ARM processors like the A12X Bionic are nearing performance parity with high-end desktop processors, but the old truth of x86 superiority still lives strong.
Xavier Tobin

Anandtech released their review of the iPhone XS a few months ago and despite a vague commitment to Android, my curiosity got the better of me: I read the whole thing. Most of the review didn't surprise, it had a typically great screen, battery life was solid and GPU performance had improved significantly. But several pages of it were dedicated to analysing and testing the micro-architecture of Apple’s new A12 chip, and these sections stood out in a big way. Reading the final sentence, I was somewhat shocked:

“Of course there’s compiler considerations and various frequency concerns to take into account, but still we’re now talking about very small margins until Apple’s mobile SoCs outperform the fastest desktop CPUs in terms of ST [single thread] performance.

Surely that’s not possible, I figured. Desktop processors were just faster. They always have been. Surely my enormous gaming setup, with an i7 4790k processor, 5 fans and far too much desk space could not be bested in peak CPU performance by a smartphone. Bullshit. So I ignored it and moved on - nothing to see here.

The 2018 iPad Pro.

A few months after this dismissal the iPad Pro 2018 was announced, and an interesting headline immediately hit the press: “Apple's A12X reaches desktop CPU performance in benchmarks”. I saw posts with titles to this effect in various places - on tech websites, reddit, forums, in discussion threads, comment sections and more - and noticed a common reaction: many saw that the benchmark in question was Geekbench or something similar, and they rejected the central claim outright. The popular consensus was very clear: if you were to truly compare the performance in an objective fashion, a high-end Intel core i7, or even an i3, would obliterate the A12X.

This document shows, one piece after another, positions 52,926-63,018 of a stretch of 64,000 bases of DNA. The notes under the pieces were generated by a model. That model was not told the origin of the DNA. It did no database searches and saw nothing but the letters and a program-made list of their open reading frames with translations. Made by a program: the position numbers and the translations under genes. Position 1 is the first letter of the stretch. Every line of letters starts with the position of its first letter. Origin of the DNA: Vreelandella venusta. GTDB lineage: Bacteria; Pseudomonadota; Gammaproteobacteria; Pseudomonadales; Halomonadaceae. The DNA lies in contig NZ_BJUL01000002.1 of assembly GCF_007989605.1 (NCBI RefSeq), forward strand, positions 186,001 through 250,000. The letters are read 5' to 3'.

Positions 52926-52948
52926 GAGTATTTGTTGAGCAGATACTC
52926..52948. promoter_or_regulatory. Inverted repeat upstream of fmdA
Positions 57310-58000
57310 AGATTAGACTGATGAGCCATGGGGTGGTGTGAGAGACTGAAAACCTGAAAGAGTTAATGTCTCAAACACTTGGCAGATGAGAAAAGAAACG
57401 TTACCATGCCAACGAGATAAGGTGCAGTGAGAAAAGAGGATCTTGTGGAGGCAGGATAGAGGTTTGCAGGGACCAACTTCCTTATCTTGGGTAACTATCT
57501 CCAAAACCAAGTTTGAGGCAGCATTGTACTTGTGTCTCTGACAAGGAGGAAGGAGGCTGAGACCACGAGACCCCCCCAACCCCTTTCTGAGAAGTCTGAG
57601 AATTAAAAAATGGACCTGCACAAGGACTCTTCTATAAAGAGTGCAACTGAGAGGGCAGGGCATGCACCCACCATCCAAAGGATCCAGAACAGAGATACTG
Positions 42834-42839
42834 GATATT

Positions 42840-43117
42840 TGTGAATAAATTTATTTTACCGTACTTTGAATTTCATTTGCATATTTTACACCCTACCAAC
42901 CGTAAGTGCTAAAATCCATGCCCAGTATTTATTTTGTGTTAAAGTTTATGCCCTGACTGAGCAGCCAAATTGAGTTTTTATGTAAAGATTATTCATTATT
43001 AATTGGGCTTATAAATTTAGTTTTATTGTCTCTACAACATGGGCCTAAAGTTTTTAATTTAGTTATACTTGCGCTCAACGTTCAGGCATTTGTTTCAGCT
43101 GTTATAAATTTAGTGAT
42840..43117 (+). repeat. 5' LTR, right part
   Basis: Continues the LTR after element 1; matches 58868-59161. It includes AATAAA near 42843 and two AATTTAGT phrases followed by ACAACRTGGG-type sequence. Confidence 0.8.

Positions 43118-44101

I wasn’t satisfied with this reaction for a bunch of reasons, even though it was precisely the reflexive rejection I employed after reading the iPhone XS review. Firstly, it struck me as odd that Anandtech, arguably the most thorough technology reviewers in tech journalism, would make such a bold claim about the A12 if it could be easily disproved. Secondly, as I looked through many iPad Pro reviews, I was consistently shocked at just how well it performed, not just in terms of fluidity, but workload tasks. This was completely against what I understood to be true: that modern x86 architectures were inherently and far better than ARM-based chips, that ARM chips only had an efficiency advantage.

But after a fair amount of research and deliberation, I came to a very different conclusion. There’s nuance in every corner, but after working through common arguments and misconceptions, such as that the RISC (ARM) instruction set architecture is inherently inferior to CISC (x86), that the benchmarks spruiking excellent ARM performance are inaccurate, that the performance gap is explained by different operating systems, and more, I’ve found that the central claim of these articles largely holds true: ARM processors, particularly those produced by Apple, have caught up to high-end x86 processors in most perspectives of performance. This article is the result of a deep-dive into the topic, intended somewhat to end the myth that ARM processors are behind in terms of performance. Be ready for a good, long read.